3.2. Examples of Qualitative Feedback Incorporation

Special attention was given to qualitative feedback provided by experts and their incorporation for consideration by the panel in the next round. Between the first and the second round, a number of items were reformulated, and some merging of items, as well as splitting of items, took place as well (Table 1). For example, the initial item “intake of vegetables (any, except potato)” was deemed insufficiently specific by experts and received low agreement and a number of modification suggestions; “green vegetables” with country-specific lists was deemed overly complex, and experts called for a single list; and the “fruit and vegetable smoothies” item was dropped with a suggestion from some experts to add vegetable smoothies to the general vegetables item. As a result, in round 2, three items (two with multiple versions) were proposed. The final result of this process was three separate questions on “green vegetables”, “other vegetables”, and “dark orange and red fruits and vegetables”. Table 1 includes several examples of the “evolution” of the initially proposed items into screener questions.

3.3. Examples of Changes Made during Translation and Pretesting

Between 10 and 72 respondents provided feedback on each language version of the questionnaire. Overall, participants found the screener straightforward and easy to complete. In some cases, respondents were unsure whether certain foods should be included in the response. In such cases, their comments were recorded and discussed by the core team, who gave potential solutions. For example, some respondents were unsure whether chickpea or red lentil flour products (e.g., red lentil pasta) should be reported under the question on legumes. As a result, this question was slightly reformulated to include products made of legume flour. Another example was editing the list of commonly consumed calcium-rich, oxalate-low vegetables in countries; while in some countries, bok choy was commonly consumed, it was not the case across all countries. At the same time respondents suggested adding other locally consumed green leafy vegetables such as endive or borage. Finally, respondents noted that the sub-question on the salt content of vegan meat alternatives could be difficult to answer with only “yes” and “no” options, as some respondents might not know whether they were choosing it or not. Given that our team’s intention was to capture those who take care to choose products not overly high in sodium, we added a response “do not know” to the answer scheme, assuming that those who do not intentionally choose low-sodium products from the meat alternatives category are most likely consuming sodium-rich ones [62,63,64].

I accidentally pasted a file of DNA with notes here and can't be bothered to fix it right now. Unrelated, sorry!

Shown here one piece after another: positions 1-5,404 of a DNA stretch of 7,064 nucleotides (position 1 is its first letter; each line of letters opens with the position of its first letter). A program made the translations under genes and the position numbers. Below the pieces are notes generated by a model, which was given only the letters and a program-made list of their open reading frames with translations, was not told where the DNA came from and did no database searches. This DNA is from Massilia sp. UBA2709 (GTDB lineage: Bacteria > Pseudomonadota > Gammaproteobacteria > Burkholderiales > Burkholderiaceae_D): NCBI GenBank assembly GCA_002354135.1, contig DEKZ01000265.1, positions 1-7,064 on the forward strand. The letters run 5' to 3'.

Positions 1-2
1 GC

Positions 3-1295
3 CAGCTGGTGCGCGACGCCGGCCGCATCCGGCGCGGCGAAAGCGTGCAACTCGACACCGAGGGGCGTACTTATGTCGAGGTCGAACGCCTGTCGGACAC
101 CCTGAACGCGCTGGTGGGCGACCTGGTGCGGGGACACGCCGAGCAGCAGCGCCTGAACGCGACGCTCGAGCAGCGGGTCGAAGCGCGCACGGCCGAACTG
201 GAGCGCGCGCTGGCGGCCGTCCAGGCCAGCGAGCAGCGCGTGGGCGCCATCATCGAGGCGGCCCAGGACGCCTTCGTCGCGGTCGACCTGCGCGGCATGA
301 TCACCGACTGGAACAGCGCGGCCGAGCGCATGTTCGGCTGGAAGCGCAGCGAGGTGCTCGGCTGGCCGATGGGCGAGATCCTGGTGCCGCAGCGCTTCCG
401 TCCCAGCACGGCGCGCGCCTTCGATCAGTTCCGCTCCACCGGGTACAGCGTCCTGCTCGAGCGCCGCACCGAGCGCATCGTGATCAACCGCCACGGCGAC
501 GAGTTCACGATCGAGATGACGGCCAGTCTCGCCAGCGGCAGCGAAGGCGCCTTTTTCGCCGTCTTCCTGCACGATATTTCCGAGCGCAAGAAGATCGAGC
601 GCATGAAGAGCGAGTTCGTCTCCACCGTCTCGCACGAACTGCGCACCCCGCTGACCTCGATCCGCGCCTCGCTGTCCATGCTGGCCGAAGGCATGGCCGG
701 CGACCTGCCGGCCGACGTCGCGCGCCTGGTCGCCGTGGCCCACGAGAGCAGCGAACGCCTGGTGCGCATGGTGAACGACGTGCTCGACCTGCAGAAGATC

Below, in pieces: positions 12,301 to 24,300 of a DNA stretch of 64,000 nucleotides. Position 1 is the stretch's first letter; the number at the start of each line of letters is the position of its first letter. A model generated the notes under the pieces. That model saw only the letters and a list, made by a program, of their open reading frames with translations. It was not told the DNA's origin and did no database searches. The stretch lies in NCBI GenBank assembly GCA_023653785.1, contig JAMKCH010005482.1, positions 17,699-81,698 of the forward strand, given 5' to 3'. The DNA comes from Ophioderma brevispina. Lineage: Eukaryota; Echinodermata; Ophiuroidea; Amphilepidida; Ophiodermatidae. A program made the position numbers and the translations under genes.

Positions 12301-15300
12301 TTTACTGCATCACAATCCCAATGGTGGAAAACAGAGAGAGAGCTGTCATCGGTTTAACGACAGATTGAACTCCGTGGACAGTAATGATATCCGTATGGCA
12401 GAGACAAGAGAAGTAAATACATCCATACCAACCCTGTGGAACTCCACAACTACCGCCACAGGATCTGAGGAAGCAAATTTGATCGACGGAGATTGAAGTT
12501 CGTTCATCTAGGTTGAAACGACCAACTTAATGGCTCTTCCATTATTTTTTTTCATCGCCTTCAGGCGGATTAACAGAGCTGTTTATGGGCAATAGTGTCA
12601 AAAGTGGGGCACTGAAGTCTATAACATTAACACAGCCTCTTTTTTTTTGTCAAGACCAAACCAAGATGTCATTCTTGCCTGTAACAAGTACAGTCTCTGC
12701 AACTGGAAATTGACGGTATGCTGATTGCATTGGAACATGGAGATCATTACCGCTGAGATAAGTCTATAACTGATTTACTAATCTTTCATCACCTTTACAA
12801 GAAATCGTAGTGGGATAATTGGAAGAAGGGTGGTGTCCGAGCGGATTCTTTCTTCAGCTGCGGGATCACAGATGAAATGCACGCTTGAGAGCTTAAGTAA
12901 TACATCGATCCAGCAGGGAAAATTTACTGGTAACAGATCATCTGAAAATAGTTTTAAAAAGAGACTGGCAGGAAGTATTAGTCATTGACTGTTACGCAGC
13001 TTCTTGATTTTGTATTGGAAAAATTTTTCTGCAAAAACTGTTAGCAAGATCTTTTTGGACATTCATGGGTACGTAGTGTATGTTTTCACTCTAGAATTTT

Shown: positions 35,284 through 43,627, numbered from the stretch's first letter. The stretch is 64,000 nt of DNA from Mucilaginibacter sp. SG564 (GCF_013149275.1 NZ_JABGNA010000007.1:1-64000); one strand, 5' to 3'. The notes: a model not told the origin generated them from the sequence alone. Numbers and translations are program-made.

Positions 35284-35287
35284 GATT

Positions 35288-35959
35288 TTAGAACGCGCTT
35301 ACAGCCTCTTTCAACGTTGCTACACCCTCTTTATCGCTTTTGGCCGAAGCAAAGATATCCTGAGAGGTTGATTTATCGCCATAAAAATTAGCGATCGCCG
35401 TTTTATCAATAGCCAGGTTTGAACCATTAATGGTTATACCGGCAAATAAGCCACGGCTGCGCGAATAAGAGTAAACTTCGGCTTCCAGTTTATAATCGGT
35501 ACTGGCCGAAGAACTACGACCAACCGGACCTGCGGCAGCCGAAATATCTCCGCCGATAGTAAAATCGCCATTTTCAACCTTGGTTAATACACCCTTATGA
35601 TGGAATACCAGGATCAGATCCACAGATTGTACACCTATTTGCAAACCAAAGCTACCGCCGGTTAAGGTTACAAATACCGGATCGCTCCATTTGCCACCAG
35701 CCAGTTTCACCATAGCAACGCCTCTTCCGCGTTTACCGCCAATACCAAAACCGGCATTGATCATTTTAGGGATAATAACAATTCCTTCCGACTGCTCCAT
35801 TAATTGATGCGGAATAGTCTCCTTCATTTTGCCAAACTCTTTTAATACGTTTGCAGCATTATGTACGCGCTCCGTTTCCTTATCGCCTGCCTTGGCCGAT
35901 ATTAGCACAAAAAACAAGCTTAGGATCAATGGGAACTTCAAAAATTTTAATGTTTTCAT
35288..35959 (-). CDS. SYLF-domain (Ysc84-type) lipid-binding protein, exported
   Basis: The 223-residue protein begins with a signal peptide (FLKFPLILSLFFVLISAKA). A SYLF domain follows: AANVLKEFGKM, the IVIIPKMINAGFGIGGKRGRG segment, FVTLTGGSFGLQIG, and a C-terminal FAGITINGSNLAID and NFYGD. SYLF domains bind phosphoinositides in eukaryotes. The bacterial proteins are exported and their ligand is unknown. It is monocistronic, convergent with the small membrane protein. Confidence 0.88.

3.4. Final Screener Draft for Evaluation and Testing

The final screener draft (Table 2) consisted of 29 questions and one sub-question; of these, 17 questions focus on intake of food groups and nutrients whose intake should be encouraged (e.g., wholegrain bread, bun, roll, crisp, or crackers) and 12 (+one sub-question) on intake of food groups that should be limited (e.g., white bread, bun or roll); 24 were food-based (e.g., sugar-sweetened beverages), and 5 were nutrient/supplement-based (e.g., vitamin B12 supplement). The rationale for including each screener question in its final form is presented in Table 3. One question could cover one or more reasons for inclusion; for example, nuts and seeds are good sources of many micronutrients important for vegans, as well as of amino-acids and PUFAs. Twenty-five food group intake questions had a frequency-based format including nine possible answer options (from “never” to “3 or more times a day”) and an example of one serving (e.g., one cup), four nutrient-based were binary (yes/no), and one sub-question had a “yes/no/don’t know” answer format.